I have been pondering whether or not to replace my little stone chalice for some time now, and I’ve decided that if I do, I want to get a sterling silver piece. This is probably being more than a little pound foolish, seeing as I really could go down to any thrift store and find a serviceable glass piece for a couple of dollars. If I really just had to have silver, I could opt for a silverplate piece, which will serve the same function and have much the same look. Still, I’m stuck on sterling. It would probably be the only sterling piece I’ll ever have unless I inherit some silverware from a grandmother, which would immediately make it very special, very dear, and very sacred. It would also be something I would gladly will to my children and let become a heritage piece. So I’ve been keeping my eyes open for a sterling piece I absolutely love.
The problem is that there isn’t exactly much demand for sterling silver table ware these days as even the rich don’t flaunt their conspicuous wealth in such trivial things as plates and dishes any more. So if one wants a silver goblet, one must really acquaint oneself with antiques in order to find a variety that will allow one to choose the perfect chalice. Modern sterling goblets are really limited to just a couple smiths making just a handful of designs.
Alternately, you could look for more religiously-oriented table ware. Of course, Christian altar chalices are enormous, outrageously expensive, and are often stylized with Christian symbols. Judaism, however, has some promise. Jewish families privately celebrate the Shabbat, which is a weekly day of celebration and prayer. As part of this day, a recitation of the Kiddush occurs over a cup of wine at the beginning of the first and second Shabbat meals, or at a reception after the conclusion of morning prayers. Though any cup can suffice, silver goblets are most often used to honor this mitzvah, so there are a wide variety of kiddush cups and goblets available in all manners of style and ornateness. These goblets are usually of a good size, since they must hold a revi’it of liquid (between 5.46 and 3.07 fluid ounces). After the person reciting the kiddush drinks from the wine, the rest of it is passed around the table or poured out into small cups for the other participants.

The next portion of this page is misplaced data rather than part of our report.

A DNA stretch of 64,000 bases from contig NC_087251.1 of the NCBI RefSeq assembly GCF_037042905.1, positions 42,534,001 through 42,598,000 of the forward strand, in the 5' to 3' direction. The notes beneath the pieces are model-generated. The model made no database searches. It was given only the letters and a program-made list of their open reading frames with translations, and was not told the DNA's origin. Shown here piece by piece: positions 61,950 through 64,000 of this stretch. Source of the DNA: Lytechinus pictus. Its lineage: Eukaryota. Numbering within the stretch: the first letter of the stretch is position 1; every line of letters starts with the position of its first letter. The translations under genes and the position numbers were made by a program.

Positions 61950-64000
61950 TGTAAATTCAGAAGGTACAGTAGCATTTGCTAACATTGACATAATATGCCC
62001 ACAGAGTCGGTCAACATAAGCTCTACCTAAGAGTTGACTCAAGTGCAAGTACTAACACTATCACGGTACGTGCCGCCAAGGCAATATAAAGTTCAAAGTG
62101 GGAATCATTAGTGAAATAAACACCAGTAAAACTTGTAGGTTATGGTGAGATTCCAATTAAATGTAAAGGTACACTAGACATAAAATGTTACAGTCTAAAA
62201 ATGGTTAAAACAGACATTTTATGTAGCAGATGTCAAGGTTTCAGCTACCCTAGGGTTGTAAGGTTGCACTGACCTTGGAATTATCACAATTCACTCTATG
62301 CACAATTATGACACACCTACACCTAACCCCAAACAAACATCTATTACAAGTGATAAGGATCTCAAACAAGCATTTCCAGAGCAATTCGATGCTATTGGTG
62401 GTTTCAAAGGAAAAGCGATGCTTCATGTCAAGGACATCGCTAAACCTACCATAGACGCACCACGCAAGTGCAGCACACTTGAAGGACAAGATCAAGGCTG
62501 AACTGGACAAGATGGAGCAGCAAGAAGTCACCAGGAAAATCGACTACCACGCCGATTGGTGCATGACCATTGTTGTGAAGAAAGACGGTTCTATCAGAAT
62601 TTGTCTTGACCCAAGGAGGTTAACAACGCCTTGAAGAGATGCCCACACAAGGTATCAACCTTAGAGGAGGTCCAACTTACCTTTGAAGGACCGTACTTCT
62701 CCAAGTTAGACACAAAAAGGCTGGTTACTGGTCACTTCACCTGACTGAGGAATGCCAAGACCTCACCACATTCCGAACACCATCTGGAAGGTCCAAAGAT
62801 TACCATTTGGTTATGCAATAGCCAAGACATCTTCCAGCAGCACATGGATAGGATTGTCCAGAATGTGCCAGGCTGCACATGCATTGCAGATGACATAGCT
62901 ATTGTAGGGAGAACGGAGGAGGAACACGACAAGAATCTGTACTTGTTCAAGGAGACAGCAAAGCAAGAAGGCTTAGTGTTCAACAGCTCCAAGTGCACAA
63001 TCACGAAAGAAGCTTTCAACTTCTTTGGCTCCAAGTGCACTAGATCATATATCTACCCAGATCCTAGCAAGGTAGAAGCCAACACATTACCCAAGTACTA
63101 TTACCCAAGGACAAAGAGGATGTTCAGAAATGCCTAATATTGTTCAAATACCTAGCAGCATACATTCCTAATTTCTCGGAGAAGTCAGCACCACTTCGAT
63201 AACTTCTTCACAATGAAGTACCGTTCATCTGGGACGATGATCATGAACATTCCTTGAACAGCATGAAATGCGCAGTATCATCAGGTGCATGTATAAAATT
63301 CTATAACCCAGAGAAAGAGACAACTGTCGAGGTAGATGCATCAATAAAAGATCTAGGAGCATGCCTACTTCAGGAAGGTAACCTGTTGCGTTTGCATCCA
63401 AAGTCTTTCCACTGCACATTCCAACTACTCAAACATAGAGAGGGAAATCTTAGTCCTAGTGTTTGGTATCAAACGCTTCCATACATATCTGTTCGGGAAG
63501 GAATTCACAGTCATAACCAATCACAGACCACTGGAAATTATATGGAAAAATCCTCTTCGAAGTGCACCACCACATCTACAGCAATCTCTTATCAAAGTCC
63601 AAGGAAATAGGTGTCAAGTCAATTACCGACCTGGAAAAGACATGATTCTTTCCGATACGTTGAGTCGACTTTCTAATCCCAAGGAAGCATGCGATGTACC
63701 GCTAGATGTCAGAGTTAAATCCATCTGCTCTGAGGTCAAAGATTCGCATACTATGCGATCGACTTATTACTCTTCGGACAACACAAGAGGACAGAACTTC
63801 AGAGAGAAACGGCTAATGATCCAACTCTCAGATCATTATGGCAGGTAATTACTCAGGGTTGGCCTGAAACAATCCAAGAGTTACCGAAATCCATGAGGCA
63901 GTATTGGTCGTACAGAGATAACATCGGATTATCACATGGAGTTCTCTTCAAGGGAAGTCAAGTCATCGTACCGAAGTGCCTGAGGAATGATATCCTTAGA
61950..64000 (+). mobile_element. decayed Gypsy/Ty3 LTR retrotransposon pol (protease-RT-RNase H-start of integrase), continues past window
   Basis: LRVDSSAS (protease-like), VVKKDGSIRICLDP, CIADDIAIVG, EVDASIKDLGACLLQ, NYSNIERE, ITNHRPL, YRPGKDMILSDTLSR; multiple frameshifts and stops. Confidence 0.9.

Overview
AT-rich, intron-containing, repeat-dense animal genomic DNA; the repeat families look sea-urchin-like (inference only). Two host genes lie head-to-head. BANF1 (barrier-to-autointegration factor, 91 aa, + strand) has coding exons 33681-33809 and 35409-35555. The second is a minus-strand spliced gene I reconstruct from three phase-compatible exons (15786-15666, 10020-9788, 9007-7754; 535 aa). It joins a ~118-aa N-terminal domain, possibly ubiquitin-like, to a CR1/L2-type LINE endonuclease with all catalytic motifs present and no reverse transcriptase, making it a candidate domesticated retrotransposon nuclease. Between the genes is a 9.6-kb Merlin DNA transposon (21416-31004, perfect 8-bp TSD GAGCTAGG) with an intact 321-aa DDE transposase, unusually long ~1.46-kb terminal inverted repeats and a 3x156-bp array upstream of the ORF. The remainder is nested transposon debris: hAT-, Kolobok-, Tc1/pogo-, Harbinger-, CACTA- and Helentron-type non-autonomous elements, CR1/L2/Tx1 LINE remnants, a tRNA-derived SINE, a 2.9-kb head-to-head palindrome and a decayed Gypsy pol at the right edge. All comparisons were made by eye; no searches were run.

Many kiddush cups are made from sterling, since these are very sacred pieces that quickly become part of family tradition. These sterling pieces often range in price from $150 to $700 depending on the level of ornateness with many pieces hovering in the $350 range. Beautiful silverplate pieces can be found for $50 or less, though, and all avoid the rather tacky display of pentacles and the like found on silverplate chalices made for the Pagan set. Keeping an eye on some online auction sites like eBay, though, can reveal some amazing deals on beautiful sterling pieces, too.